All in all, I had the impression that there are people at work here with commitment, who are really keen to make an exciting game out of the Jurassic World IP. Of course, Exod Studios is not a big company and the project was very ambitious. Whether the amount of pledges would even be enough to finance the promised consideration also seemed questionable to me. In the end, I wasn’t quite sure, but I wanted to be optimistic and joined with a basic pledge. After all, that secured me the Stretch Goals and that was all I wanted.

The torment begins

After the campaign ended, the Exod team seemed eager to provide information on Pledge Managers, Late Pledges, and open questions. There were Q&As and the answers were also posted as updates. A general problem was the language barrier, as the project people are French and English sentences were unfortunately always bumpy and sometimes unclear. They were present on some fairs, so also on the SPIEL 2019 – everything looked like energetic development.

Almost two months after the campaign ended, the Pledge Manager was opened on August 26. There were new add-ons that had not made it into the campaign before (e.g. a much requested miniature of Robert Muldoon). At that time, the updates already apologized for slow communication. Many backers were unsure, because it was unclear whether the newly shown miniatures were already included in the pledges or if they had to be bought separately (Lex&Tim, for example, I also wanted to have).

From today’s perspective, it is interesting to see how shortly after the campaign ended backers wrote in the comments that the Pledge Manager was confusing, that there was too little real information about progress, that this was the one project they were most concerned about, that perhaps too much was promised. Quite a few complained that they were not getting answers.
The Pledge Manager closed on October 5, and the next updates reported on trade show visits and contained little concrete info on developments, although assurances were given that everyone was working very hard.

Updates now became more sparse. Once a month, then every two months. From the fairs they had shown photos with prototypes of the dinosaur models printed at the 3D printer. In Update #39 on 12/31/2019, they had shown a printed model of the Brachiosaurus for the first time. As much as I was happy about the dinos, the size of the various models awakened doubts in me, how this should be packed and shipped at all. According to the campaign, we were supposed to get a lot more. Could that work?

When things went wrong in 2020

Well, we had arrived in the year 2020. You certainly remember. Corona was already on the way, but we all hadn’t noticed it yet. Then came February and March and then everything happened very quickly. The first update in 2020 came in February. There was talk of a visit to Universal and that there would be an expansion to the game that would be available directly in stores – so there was already planning for the future, beyond Kickstarter. Due to Corona in China and the closure of factories, the delivery would have to be postponed by one quarter.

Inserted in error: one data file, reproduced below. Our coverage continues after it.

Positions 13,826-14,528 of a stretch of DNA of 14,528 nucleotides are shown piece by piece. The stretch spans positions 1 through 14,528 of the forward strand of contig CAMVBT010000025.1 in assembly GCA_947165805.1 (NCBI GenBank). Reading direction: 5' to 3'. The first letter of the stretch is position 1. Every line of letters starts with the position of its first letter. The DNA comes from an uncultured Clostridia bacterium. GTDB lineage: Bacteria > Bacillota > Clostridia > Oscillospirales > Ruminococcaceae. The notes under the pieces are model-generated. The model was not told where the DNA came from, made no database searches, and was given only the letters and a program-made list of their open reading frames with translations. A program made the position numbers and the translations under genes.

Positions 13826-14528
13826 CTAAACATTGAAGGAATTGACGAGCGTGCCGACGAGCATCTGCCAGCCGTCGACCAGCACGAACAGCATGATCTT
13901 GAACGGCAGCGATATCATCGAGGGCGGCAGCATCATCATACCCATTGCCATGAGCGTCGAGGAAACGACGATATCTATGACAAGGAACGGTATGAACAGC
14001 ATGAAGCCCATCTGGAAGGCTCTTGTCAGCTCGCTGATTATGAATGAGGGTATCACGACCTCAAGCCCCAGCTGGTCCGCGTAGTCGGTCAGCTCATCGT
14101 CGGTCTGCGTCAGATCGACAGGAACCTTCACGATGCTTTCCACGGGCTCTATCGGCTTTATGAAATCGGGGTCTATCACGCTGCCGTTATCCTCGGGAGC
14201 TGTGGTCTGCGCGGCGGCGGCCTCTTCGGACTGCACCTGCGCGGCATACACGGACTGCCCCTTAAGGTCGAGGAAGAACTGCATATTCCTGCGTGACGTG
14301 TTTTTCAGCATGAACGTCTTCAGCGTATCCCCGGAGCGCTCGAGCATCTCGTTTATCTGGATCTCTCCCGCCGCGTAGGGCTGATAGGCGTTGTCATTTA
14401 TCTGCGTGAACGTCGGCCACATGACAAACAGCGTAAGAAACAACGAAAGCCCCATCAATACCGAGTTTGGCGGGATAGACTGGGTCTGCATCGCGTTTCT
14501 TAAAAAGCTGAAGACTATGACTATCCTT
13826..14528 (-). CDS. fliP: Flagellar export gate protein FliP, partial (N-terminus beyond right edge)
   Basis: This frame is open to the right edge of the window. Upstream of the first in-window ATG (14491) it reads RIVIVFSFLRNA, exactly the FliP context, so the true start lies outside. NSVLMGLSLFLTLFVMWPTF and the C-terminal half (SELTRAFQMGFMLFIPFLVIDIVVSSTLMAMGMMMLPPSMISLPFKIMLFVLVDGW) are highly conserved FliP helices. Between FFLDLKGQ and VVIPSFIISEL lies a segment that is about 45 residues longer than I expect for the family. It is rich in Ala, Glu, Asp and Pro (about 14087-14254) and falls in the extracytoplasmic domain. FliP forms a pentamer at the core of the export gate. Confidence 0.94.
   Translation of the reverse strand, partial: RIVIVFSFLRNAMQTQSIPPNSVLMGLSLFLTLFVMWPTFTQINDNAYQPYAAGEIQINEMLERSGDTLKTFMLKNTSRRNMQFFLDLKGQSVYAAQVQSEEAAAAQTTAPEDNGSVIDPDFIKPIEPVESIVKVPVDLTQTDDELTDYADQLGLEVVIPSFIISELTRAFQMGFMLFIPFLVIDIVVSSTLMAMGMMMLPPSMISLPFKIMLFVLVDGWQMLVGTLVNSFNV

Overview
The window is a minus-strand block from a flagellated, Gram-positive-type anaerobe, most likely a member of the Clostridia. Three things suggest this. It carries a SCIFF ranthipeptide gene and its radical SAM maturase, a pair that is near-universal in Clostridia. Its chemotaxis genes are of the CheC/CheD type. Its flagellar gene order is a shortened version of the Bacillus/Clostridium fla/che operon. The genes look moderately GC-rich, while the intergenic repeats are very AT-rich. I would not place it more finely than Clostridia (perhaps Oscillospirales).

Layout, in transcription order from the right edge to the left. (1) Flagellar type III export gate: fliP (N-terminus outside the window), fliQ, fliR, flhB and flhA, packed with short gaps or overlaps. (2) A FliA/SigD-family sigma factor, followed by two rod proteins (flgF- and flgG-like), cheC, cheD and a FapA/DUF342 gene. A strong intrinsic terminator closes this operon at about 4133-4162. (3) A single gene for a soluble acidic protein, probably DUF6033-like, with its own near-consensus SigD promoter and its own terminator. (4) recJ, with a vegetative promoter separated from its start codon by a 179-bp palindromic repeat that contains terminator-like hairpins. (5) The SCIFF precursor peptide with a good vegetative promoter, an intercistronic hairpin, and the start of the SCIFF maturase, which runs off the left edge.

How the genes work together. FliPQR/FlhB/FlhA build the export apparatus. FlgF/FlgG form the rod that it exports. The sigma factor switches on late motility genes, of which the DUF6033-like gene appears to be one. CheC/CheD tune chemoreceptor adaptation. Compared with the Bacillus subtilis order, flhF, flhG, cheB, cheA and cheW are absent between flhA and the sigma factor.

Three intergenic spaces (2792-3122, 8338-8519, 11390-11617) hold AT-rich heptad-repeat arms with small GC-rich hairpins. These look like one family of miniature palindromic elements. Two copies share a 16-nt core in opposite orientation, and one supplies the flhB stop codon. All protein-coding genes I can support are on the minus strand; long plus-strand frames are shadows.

In April, due to the pandemic, it was announced that delivery would be delayed until the end of 2020 for the Core Box, Stretch Goals even later. A solidarity campaign was launched: Special terrain was sold and 30% of the proceeds would go to support partner stores suffering from the effects of the pandemic. To put it bluntly: To this day, it is unclear whether any money went to any partner store. There has simply been no further word on the matter.

Special terrain, the proceeds of which were to support merchants during the lockdown.

With update #46 on June 5, the “final look” was communicated. Graphics were shown that look quite professional and possibly officially licensed. I had no doubts about it. The updates came more frequently and you had the impression that the project, despite the Covid restrictions, had made progress and could go into production. In July, two unboxing videos even followed, showing great Dino models (which again seemed insanely large to me). I can’t embed the video here, so two screenshots. I think it all looks great. Whether it shows what we should actually get? I don’t know. Supposedly it was models produced by the producer Panda GM, which we as backers should have received the same way.

Update #51 on October 6, 2020 announced production problems and a delay in delivery to January 2021. In return, extensive marketing measures in cooperation with Universal were announced. Irritatingly, these new marketing measures also included “regular updates” and “photos of the production process”. So far, so little worth mentioning. From my point of view, however, none of the measures were implemented. Especially not the creation of a community on the website or promo content “with huge guests” (aka actors?).